If you are moving through your daily activities and you find yourself in a state of boredom, then meditate on your boredom. Find out how it feels, how it works, and what it is composed of. If you are angry, meditate on the anger. Explore the mechanics of anger. Don't run from it. If you find yourself sitting in the grip of a dark depression, meditate on the depression. Investigate depression in a detached and inquiring way. Don't flee from it blindly. Explore the maze and chart its pathways. That way you will be better able to cope with the next depression that comes along.
Meditating your way through the ups and downs of daily life is the whole point of Vipassana. This kind of practice is extremely rigorous and demanding, but it engenders a state of mental flexibility that is beyond comparison. A meditator keeps his mind open every second. He is constantly investigating life, inspecting his own experience, viewing existence in a detached and inquisitive way. Thus he is constantly open to truth in any form, from any source, and at any time. This is the state of mind you need for Liberation.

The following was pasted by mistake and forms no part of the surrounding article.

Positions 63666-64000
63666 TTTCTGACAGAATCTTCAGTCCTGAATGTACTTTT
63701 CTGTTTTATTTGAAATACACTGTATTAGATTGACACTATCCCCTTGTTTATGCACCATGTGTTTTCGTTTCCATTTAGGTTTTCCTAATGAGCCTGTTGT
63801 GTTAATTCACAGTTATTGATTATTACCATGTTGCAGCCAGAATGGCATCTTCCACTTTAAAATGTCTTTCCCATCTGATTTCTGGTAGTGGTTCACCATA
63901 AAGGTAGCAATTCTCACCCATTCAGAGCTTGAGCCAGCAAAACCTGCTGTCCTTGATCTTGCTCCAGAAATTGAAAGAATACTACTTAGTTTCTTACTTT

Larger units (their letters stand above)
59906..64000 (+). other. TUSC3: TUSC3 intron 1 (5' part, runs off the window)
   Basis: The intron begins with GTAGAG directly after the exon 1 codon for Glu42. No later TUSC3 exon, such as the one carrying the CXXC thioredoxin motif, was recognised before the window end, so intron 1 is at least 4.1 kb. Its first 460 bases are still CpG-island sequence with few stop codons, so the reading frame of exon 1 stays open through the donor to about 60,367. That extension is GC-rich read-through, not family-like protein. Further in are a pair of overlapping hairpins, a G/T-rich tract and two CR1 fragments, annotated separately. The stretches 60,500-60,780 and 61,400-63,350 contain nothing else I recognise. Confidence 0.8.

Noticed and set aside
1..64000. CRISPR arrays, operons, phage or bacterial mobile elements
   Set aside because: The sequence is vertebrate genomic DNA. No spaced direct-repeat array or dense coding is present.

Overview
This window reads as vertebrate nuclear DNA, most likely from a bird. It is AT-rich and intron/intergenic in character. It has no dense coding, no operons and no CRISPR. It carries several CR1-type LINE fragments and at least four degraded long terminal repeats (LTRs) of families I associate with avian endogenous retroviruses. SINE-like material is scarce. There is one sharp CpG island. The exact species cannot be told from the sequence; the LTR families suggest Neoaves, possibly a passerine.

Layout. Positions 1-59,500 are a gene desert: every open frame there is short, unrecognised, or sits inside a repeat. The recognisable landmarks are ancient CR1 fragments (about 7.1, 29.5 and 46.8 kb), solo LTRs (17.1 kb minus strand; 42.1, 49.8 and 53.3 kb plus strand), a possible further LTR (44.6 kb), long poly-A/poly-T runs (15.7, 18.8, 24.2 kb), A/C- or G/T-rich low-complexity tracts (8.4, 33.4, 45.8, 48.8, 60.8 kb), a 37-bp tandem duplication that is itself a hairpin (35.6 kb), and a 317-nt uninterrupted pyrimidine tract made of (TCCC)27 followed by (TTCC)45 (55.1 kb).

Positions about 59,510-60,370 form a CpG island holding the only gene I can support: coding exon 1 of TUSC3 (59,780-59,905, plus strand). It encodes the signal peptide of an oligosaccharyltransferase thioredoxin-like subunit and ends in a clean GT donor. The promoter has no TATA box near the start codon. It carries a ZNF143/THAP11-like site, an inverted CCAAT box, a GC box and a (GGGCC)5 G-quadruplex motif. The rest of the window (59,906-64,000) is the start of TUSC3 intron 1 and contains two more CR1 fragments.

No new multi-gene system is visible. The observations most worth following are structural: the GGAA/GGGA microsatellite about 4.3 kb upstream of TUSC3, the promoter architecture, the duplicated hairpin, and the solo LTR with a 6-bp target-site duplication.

It is said that one may attain enlightenment at any moment if the mind is kept in a state of meditative readiness. The tiniest, most ordinary perception can be the stimulus: a view of the moon, the cry of a bird, the sound of the wind in the trees. it's not so important what is perceived as the way in which you attend to that perception. The state of open readiness is essential. It could happen to you right now if you are ready. The tactile sensation of this book in your fingers could be the cue. The sound of these words in your head might be enough. You could attain enlightenment right now, if you are ready.